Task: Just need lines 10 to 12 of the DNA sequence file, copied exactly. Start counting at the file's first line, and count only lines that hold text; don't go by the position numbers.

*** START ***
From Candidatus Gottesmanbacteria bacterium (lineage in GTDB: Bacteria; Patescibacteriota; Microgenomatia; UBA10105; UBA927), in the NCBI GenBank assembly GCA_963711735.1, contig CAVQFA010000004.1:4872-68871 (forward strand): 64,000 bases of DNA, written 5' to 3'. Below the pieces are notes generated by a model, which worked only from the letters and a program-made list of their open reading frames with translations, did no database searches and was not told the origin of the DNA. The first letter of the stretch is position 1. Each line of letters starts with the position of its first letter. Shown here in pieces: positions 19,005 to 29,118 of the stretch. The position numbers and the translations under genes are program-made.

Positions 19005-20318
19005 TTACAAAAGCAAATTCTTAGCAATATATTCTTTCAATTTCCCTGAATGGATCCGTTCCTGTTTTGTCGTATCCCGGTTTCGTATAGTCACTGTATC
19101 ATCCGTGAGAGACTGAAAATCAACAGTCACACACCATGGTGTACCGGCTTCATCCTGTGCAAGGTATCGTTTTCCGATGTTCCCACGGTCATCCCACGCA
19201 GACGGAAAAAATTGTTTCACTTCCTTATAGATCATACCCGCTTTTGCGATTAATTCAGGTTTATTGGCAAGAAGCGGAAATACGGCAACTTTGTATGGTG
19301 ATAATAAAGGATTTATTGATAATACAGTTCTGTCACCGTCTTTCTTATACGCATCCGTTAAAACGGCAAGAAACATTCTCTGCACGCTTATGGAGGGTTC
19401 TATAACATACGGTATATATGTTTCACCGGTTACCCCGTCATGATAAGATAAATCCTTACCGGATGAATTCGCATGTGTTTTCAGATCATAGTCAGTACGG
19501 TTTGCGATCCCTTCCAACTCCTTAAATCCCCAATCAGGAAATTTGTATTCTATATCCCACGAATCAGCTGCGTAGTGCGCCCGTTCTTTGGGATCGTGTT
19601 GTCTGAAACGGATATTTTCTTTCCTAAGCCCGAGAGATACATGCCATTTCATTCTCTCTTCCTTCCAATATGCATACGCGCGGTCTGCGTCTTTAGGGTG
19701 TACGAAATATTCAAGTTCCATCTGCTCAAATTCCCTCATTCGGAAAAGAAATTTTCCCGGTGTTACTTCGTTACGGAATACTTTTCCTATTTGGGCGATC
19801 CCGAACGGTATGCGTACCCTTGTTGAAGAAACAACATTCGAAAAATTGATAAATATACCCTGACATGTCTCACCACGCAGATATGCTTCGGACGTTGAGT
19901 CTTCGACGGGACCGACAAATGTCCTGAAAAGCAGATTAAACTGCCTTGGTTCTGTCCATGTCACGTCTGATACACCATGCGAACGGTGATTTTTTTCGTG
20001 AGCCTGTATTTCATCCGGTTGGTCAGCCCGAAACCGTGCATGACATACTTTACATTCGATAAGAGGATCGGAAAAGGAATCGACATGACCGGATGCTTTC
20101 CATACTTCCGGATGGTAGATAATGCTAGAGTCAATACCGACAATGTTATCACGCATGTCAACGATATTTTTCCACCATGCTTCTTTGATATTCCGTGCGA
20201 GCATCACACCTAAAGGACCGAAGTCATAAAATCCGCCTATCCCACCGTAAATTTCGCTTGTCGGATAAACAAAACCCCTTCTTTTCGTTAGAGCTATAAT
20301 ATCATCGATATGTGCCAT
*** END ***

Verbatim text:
19701 TACGAAATATTCAAGTTCCATCTGCTCAAATTCCCTCATTCGGAAAAGAAATTTTCCCGGTGTTACTTCGTTACGGAATACTTTTCCTATTTGGGCGATC
19801 CCGAACGGTATGCGTACCCTTGTTGAAGAAACAACATTCGAAAAATTGATAAATATACCCTGACATGTCTCACCACGCAGATATGCTTCGGACGTTGAGT
19901 CTTCGACGGGACCGACAAATGTCCTGAAAAGCAGATTAAACTGCCTTGGTTCTGTCCATGTCACGTCTGATACACCATGCGAACGGTGATTTTTTTCGTG